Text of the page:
2020 was a tumultuous and turbulent year for the global cannabis markets. The global pandemic changed perceptions for business and governments in all sectors and the evolution of what is “essential services” illuminated clearly the growing social upheaval of both the criminality and efficacy of cannabis products. 2020 brought progress to the global cannabis opportunity, but also setbacks, as early successful markets like Israel grappled with the challenges of international imports and international bodies reconsidered old perceptions.
Innovation and the greater “canna-business” model also came under new scrutiny as the early public companies in Canada and Internationally began to strengthen their position on intellectual property. Patents, legal challenges and a renewed push to differentiate became the focus of most of the larger global operators. The early green rush of public cannabis companies began to lose their luster (and share price) and a series of the founding CEOs and early leadership teams were replaced with an eye towards the true profitability of the sector, not the promise of one. Consolidation and entrancement from the early entrants have led to the expansion and distributed growth of smaller, craft and innovative business models in all markets. These new entrants are growing from within the structure of the early licences but are building craft models to compete in their local jurisdictions.
Some of key milestones from the last year include;
So, what trends will impact global cannabis 2021?
The estimated US Market is expected to reach $41.5 Billion in sales by 2025 according to New Frontier Data’s data modeling from November 2020. This expectation predicts a combined 21% compound annual growth rate (CAGR) primarily driven by expanded adult usage in all legal jurisdictions. International cannabis markets in Europe and Latin America have settled expectations somewhat due in part to access during the pandemic, but virtually all legal markets expect over 20% compound growth for the next five years.
As the pandemic loosens its grip on global commerce, governments from all nations will be considering how to increase tax revenue and in many cases cannabis will seem a viable pathway to increase government tax recovery. In states like New York and New Jersey cannabis reform will provide a new revenue source through broader legalization. However, unlike starting a new industry, strong viable networks of black and grey market products supplied through California, Canada and others have established pricing and distribution. Moving consumers will require more than legislation, fair taxation, transparency and safety of cannabis products will be the focus of 2021.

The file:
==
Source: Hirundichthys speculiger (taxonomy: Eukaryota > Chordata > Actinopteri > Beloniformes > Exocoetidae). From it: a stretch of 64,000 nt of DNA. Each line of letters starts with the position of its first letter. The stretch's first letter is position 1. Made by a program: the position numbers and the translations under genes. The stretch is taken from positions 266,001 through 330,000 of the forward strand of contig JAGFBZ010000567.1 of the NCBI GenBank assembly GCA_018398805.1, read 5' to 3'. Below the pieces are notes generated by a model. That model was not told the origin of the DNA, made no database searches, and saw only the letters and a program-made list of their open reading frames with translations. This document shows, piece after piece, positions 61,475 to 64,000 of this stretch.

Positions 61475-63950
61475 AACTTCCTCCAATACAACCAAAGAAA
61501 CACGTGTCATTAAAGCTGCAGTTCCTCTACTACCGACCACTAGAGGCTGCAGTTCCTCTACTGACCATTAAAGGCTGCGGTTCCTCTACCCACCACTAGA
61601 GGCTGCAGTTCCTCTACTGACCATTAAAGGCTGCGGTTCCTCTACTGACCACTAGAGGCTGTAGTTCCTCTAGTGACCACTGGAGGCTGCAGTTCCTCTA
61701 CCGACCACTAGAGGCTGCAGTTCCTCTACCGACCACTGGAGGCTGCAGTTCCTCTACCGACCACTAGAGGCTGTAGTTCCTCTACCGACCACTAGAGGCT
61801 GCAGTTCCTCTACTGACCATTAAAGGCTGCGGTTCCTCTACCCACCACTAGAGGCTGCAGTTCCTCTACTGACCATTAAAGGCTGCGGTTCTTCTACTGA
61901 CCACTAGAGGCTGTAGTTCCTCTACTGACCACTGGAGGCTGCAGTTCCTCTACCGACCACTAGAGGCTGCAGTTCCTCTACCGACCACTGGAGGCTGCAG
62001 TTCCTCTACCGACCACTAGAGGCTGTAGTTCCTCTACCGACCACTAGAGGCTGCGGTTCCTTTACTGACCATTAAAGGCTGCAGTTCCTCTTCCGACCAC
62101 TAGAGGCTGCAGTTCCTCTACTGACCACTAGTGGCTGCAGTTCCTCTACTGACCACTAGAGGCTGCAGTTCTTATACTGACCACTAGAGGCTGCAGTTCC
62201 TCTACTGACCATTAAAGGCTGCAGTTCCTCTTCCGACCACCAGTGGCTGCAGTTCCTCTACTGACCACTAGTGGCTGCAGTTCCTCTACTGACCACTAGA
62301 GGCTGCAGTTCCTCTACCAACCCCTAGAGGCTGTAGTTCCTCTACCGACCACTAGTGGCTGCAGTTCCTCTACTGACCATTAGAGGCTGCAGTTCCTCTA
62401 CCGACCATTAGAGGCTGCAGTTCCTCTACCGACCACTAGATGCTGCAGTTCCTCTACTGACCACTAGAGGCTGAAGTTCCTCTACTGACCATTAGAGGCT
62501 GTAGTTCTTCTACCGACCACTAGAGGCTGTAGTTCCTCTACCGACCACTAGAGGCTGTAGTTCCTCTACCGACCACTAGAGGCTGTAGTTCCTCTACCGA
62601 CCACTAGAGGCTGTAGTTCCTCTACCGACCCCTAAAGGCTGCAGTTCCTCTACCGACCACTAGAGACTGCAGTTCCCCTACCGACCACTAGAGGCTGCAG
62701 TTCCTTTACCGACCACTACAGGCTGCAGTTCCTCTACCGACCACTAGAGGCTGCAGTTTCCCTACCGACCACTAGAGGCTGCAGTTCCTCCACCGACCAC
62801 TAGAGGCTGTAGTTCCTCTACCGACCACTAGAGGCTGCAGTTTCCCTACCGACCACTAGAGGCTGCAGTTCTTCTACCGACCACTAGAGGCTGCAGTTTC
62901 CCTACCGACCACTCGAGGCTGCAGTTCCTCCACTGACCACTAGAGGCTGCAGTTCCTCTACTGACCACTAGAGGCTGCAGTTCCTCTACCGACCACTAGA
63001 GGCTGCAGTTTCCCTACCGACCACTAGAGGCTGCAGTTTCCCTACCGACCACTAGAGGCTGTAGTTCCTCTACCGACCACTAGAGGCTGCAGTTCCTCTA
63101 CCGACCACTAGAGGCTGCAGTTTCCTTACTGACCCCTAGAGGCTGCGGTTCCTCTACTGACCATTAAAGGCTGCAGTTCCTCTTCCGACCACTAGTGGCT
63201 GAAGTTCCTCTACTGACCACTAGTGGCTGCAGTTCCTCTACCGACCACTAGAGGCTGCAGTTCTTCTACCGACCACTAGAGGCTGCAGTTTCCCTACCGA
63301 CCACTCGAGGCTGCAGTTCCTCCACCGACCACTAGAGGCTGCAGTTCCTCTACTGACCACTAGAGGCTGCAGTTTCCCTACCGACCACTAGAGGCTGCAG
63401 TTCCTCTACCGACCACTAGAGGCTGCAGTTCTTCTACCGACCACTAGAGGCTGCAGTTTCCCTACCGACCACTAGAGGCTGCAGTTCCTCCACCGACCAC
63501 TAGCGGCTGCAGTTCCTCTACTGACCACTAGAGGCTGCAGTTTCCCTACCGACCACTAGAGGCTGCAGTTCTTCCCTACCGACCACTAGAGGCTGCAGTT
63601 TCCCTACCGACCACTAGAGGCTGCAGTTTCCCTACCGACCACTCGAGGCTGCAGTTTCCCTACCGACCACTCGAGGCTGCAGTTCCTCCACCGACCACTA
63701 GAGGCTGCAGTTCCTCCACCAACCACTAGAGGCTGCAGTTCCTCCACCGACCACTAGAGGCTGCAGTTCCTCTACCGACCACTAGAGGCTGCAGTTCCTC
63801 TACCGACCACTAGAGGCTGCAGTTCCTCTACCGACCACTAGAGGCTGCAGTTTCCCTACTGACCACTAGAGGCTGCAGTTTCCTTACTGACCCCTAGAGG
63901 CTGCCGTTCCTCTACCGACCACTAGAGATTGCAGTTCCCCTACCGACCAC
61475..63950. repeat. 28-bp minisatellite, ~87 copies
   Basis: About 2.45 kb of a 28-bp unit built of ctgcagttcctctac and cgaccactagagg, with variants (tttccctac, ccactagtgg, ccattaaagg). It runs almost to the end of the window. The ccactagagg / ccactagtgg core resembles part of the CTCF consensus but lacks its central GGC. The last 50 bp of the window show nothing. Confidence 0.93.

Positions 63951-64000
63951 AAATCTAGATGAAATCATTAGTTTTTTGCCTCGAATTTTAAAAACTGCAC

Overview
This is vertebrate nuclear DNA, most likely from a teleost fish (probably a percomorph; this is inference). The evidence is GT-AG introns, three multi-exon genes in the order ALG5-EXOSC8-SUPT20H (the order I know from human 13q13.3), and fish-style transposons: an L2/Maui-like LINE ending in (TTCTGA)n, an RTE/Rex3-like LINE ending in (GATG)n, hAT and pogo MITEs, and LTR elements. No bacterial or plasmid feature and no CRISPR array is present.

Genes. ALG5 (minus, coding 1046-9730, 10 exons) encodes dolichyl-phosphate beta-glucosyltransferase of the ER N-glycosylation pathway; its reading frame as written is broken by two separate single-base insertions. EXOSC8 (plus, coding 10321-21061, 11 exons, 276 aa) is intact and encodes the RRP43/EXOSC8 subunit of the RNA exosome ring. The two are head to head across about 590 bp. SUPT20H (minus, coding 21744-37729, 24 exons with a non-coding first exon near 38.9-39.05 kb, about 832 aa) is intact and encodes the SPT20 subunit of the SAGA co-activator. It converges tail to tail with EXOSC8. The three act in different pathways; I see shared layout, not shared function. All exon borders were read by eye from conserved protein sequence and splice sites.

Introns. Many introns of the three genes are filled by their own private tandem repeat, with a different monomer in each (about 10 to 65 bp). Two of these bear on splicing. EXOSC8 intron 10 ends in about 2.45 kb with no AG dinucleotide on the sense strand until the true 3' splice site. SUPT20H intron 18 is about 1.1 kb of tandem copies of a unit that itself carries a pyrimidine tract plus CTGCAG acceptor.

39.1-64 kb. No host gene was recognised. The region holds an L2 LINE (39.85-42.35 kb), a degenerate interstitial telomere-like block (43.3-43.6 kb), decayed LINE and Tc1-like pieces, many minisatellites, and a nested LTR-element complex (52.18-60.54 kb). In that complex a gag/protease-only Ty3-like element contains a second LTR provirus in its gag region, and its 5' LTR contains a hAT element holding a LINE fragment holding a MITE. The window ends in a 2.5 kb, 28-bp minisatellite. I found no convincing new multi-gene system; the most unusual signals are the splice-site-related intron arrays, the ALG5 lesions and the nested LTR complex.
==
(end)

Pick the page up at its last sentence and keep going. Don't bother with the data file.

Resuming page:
With multiple studies ongoing in Canada, Australia and Europe, the narrow, but long held belief that cannabis has no therapeutic efficacy will slowly strip away. This research will also provide clinical information on the full spectrum of cannabinoids beyond THC and CBD will open multiple product streams for producers, manufacturers and retailers.
With a full shift towards the Democratic Party control of US politics for at least the next two years several cannabis related reforms will be enacted. Even without full US legalization we should expect to see cannabis removed from a schedule 1 narcotic (no longer considered the same as heroin or LSD), the completion of the Marijuana Opportunity Reinvestment and Expungement (MORE) Act and the Secure and Fair Enforcement (SAFE) Banking Act of 2019. With this reform more standardized rules on banking, credit and investment will be able to flow into the US market, providing access to research and innovation.
With this US reform will come a renewed push for interstate and international commerce providing both increased investment and opportunity to Multi-State Operators (MSO) and larger international cannabis companies.
Consumer buying trends in adult use cannabis have been evolving quickly with access to new delivery methods. Often called “cannabis 2.0” products, cannabis derivatives including edibles, vapes, creams, beverages and others have seen predominate growth in Canada and the established US markets in Oregon, California, Colorado and Washington. As with any product category new international markets adoption of legal adult use will further the innovation in this sector. 3.0 cannabis products which are tailored, refined and provide formulations that better control the rapid onset and offset of cannabis effects now represent the next evolution in established markets and brands that gain early market share represent the most prominent market opportunity.
With innovation and IP providing the blueprint for growth of the largest and smallest companies in the sector, it will be the control, enforcement and traceability of that IP that will determine cannabis success in 2021. New technology like blockchain, molecular tracking, genetic phenotyping and machine learning will enter the market in new and exciting ways to both build the foundation for a profitable sector and push back the illicit market.
Overall cannabis in 2021 should prepare for a long and bumpy ride.
About the author – Jason Warnock is a cannabis advisor for Applied DNA Sciences. He is a strategic thinker specializing in international market development, brand advocacy and integrated communications. Jason has worked with high-profile brands for more than 20 years to articulate sustainable, resonant campaigns in architecture and design, energy and the cannabis market. He has spent his career as a marketing and business-consulting lead, building companies and brands while working on M&As through his advisory practice.